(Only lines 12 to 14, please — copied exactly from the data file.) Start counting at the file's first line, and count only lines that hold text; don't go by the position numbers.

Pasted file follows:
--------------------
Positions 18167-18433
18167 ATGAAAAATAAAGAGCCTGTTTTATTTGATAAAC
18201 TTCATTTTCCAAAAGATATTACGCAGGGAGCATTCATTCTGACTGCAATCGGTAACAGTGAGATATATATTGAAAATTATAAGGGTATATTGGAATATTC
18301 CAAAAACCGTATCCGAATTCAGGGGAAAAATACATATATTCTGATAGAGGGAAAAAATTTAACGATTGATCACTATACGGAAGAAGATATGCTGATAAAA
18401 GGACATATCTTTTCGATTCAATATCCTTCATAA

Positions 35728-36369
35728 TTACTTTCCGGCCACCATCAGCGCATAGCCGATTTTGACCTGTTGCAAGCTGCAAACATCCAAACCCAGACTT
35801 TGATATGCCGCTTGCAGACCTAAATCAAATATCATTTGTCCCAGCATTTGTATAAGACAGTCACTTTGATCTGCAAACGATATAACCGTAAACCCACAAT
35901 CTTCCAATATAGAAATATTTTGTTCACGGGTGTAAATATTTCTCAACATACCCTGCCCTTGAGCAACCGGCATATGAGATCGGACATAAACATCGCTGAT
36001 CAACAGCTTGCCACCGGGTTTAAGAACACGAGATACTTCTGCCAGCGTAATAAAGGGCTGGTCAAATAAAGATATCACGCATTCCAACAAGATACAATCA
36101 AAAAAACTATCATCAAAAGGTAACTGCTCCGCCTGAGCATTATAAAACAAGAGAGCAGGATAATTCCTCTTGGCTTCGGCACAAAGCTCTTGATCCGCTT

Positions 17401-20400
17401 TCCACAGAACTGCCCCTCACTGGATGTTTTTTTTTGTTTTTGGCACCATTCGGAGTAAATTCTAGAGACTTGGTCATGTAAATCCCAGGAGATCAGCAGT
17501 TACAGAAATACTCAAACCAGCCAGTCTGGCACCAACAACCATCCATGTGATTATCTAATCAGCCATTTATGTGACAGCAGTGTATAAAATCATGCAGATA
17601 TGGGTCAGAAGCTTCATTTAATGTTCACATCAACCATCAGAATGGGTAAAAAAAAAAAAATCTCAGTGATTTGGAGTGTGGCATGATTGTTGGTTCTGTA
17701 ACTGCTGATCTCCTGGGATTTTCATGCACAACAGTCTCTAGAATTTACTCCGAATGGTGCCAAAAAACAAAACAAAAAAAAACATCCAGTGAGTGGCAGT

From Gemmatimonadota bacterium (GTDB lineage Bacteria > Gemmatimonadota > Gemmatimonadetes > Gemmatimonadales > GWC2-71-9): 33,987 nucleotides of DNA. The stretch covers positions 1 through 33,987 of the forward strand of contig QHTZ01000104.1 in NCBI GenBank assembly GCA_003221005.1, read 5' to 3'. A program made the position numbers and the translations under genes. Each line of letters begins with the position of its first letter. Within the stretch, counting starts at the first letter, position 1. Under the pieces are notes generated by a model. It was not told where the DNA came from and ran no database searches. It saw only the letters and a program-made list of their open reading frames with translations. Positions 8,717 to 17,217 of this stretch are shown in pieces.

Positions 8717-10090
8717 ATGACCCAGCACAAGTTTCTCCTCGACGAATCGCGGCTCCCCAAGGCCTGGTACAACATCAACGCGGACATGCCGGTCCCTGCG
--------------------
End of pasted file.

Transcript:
Positions 17401-20400
17401 TCCACAGAACTGCCCCTCACTGGATGTTTTTTTTTGTTTTTGGCACCATTCGGAGTAAATTCTAGAGACTTGGTCATGTAAATCCCAGGAGATCAGCAGT
17501 TACAGAAATACTCAAACCAGCCAGTCTGGCACCAACAACCATCCATGTGATTATCTAATCAGCCATTTATGTGACAGCAGTGTATAAAATCATGCAGATA